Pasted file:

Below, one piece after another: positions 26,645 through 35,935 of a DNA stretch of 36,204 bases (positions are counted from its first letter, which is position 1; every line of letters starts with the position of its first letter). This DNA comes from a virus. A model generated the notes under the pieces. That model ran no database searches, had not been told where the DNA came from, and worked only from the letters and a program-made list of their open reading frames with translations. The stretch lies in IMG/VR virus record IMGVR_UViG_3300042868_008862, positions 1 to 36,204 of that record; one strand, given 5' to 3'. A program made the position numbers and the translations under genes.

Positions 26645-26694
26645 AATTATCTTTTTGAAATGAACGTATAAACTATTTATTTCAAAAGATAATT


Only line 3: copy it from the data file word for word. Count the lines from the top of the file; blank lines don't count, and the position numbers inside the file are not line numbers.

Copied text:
26645 AATTATCTTTTTGAAATGAACGTATAAACTATTTATTTCAAAAGATAATT